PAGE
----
My journey till now in AI and Demystifying the technology

I worked in IBM from January 2018 till January 2020 as a mainframe system programmer and resigned because I want to pursue higher studies. No doubt the profile is so niche and secure, but I always wanted to develop my AI skills. IBM was also focusing on AI, and fortunately, my interest matches their business.

Ankur Bassi(Demystifying machine learning)

Demystifying machine learning:
After leaving IBM, I took some time to clear the formalities of getting into McMaster University in Canada, so I started my journey in September 2020 for AI. I took the course Complete Machine Learning & Data Science Bootcamp 2020 by Daniel Bourke from Udemy. It is a great course to start coding the machine learning models straight away and understand the practical applications. I took the course without any research, just saw the ratings, and enrolled myself. Luckily it was the best accidental decision that I took. Professor Daniel is a self-taught machine learning engineer who has many AI skills and has also worked for a company in the same field as a machine learning engineer and has a youtube channel where he reviews many other AI courses. I completed the course in about three months, after which I felt a gap in understanding the algorithm behind machine learning.

Now I will summarize what generally happens while creating machine learning applications — a bit of an astonishing spoiler. You do not need to know the algorithm’s understanding; their names are enough to become a machine learning engineer. WHAT!!!. Yes, it is true; ask anyone who is in the same field.

The steps:

1. Import libraries in python related to machine learning(around four to five usually if you want a decent performing application)
2. Data on which you want to apply A.I. For instance, a tabular data of medical record having various health parameters as columns and one column stating as heart disease yes/no
3. Bifurcate data into X and y, with X having all the rows without a column of heart disease, y having all rows with heart disease.
4. Now, apply any one machine learning algorithm on the X and y data, for instance, SVC; it is as easy as it looks below:
from sklearn.SVM import svc
5. To test, provides some real data having the same columns excluding the heart disease column to svc_clf.predict(X_test). Now, this will provide us with yes/no result
6. That is it your most basic machine learning model is ready, and most of the time, it is efficient.

Answering if there is a need for studying algorithms:
See, it is so easy. We have lots of other algorithms and lots of different problems to solve, like Regression, which guesses the value, like Covid cases projection in future months according to the availability of vaccine and other environmental factors. Most of these things were taught by Daniel in his course. However, you will eventually have a curiosity to know SVC and what it is doing under the hood, and is it beneficial to spend more time knowing their working, or are we good to go without knowing it. Now observe, there is a parameter C=0.2 that I had used in point 4; it is known as hyperparameter used to fine-tune the algorithm. These algorithms already have a default value provided by the libraries, and you do not require to provide the value if you do not know. To be a good and outstanding AI engineer, we need to know a little bit about these hyperparameters and their tuning. To answer these queries, I took another three-month course on machine learning basics by Andrew NG on Coursera suggested by Daniel himself. After completing it, 90 percent of the queries were solved, and to add the cherry on the top, I completed part 1 of “Hands-on Machine learning with Scikit-Learn, Keras and Tensorflow, “a book written by Aurelien Geron. He is one of the famous personalities in the world of AI. He is also one of the pioneers of the youtube recommendation engine.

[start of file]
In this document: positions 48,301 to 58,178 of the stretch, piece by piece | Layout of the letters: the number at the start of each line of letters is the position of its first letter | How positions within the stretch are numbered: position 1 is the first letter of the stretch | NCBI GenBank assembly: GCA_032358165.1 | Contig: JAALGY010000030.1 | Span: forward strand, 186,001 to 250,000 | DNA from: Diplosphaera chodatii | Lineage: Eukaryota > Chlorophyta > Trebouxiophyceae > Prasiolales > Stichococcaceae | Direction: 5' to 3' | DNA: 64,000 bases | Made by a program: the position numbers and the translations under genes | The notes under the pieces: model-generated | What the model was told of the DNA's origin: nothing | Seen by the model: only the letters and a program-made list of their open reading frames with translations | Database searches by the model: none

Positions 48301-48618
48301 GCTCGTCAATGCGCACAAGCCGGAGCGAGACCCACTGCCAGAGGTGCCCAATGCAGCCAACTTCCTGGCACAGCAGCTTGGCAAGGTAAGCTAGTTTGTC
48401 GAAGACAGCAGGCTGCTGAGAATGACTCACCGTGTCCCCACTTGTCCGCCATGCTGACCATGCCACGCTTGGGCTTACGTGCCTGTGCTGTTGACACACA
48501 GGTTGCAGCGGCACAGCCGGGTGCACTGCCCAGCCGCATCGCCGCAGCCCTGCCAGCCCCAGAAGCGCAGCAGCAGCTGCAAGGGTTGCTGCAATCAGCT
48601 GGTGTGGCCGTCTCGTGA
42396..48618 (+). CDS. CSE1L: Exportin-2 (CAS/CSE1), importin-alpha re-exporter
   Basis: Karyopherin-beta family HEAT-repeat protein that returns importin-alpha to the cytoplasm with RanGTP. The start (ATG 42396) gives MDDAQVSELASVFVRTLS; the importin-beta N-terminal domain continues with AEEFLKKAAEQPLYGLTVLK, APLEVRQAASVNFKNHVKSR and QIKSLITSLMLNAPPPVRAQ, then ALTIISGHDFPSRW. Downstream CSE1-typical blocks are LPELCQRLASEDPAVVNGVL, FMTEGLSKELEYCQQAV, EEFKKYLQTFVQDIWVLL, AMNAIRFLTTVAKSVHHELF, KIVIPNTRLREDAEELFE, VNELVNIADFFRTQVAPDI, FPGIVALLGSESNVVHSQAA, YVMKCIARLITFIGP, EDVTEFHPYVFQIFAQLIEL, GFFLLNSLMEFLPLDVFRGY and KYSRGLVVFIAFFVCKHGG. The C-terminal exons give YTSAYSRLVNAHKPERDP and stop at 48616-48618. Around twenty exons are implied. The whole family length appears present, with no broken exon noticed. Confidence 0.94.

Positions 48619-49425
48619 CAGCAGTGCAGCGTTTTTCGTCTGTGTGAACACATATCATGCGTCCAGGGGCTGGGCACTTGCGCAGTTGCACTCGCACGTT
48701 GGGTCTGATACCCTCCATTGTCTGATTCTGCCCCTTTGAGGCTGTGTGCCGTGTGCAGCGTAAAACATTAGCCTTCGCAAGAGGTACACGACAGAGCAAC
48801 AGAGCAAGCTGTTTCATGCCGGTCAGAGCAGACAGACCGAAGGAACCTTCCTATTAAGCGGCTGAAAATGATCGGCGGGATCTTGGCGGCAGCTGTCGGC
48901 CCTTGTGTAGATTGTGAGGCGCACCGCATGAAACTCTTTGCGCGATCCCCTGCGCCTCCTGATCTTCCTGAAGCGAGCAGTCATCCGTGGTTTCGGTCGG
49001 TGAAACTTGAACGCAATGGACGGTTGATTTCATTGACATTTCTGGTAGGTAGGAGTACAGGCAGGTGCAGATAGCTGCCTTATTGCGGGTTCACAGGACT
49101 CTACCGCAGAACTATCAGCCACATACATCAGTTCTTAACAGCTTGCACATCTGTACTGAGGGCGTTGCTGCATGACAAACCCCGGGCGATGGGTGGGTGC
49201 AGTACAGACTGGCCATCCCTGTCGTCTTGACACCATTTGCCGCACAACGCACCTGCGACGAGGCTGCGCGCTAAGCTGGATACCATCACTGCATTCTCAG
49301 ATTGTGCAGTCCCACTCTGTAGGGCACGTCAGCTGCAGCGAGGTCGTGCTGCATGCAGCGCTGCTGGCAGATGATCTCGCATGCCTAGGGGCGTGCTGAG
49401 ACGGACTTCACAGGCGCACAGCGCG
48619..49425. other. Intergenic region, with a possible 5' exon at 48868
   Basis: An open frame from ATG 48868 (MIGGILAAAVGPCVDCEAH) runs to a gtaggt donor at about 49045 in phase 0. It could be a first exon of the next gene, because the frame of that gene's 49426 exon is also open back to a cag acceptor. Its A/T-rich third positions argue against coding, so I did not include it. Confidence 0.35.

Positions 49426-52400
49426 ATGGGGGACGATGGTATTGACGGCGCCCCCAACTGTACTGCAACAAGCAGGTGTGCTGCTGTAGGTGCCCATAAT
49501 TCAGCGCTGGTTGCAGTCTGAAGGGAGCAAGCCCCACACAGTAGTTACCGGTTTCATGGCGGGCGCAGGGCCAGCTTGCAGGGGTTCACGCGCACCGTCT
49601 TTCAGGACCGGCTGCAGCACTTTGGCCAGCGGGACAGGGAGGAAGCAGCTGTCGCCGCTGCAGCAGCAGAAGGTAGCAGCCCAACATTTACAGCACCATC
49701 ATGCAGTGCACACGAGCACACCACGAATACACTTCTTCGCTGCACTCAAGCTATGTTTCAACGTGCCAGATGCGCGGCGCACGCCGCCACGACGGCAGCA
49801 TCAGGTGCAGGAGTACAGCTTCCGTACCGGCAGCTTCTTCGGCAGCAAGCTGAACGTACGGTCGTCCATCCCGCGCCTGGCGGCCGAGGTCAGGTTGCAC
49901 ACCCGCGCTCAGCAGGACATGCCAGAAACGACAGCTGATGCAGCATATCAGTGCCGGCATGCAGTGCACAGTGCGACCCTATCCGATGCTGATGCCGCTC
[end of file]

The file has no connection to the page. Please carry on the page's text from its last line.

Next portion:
My imminent goals:
It is almost eight months into the self-study phase, and my next goals are to complete two courses from and another two courses from Post which, I will be completing the remainder of the book from Aurelien Geron. It already seems more than enough, and I would say to some extent, yes, anyone can make wonder AI applications with just completing part 1 of the book by the later author, but I feel that I have now come so far and why to stop now, so I have decided to learn the remaining things and complete the book once and for all. I will share a project which classifies people who ring the doorbell of my home after completing the above goals.

Result of all the effort:
It is well known that we should not worry about the fruit of our labor, instead concentrate on doing things more efficiently and enjoy the process. Enough with the philosophy Ankur come on !!!. Yeah, sorry for that. It is true. Nevertheless, I have completed one competition on Kaggle where I scored in the top ten for a project Blue Bulldozer. I have realized many things that I could improve in my previous job with AI’s help. To name a few, prediction of spool getting full; error logs reporting from the Syslog.

Ankur Bassi(Advice for young explorers in AI)

Advice for young explorers in AI:
My advice to beginners is that there is no right or wrong path in learning machine learning but completing what you have started and improving python skills.

Links to resources that I have studied:
Machine learning Bootcamp by Daniel Bourke
Andrew Ng machine learning course
Hands-on Machine Learning Scikit Learn TensorFlow

I have worked with mainframes in IBM. Now I am an AI enthusiast; learning machine learning and applying it in my routine has become major part of my life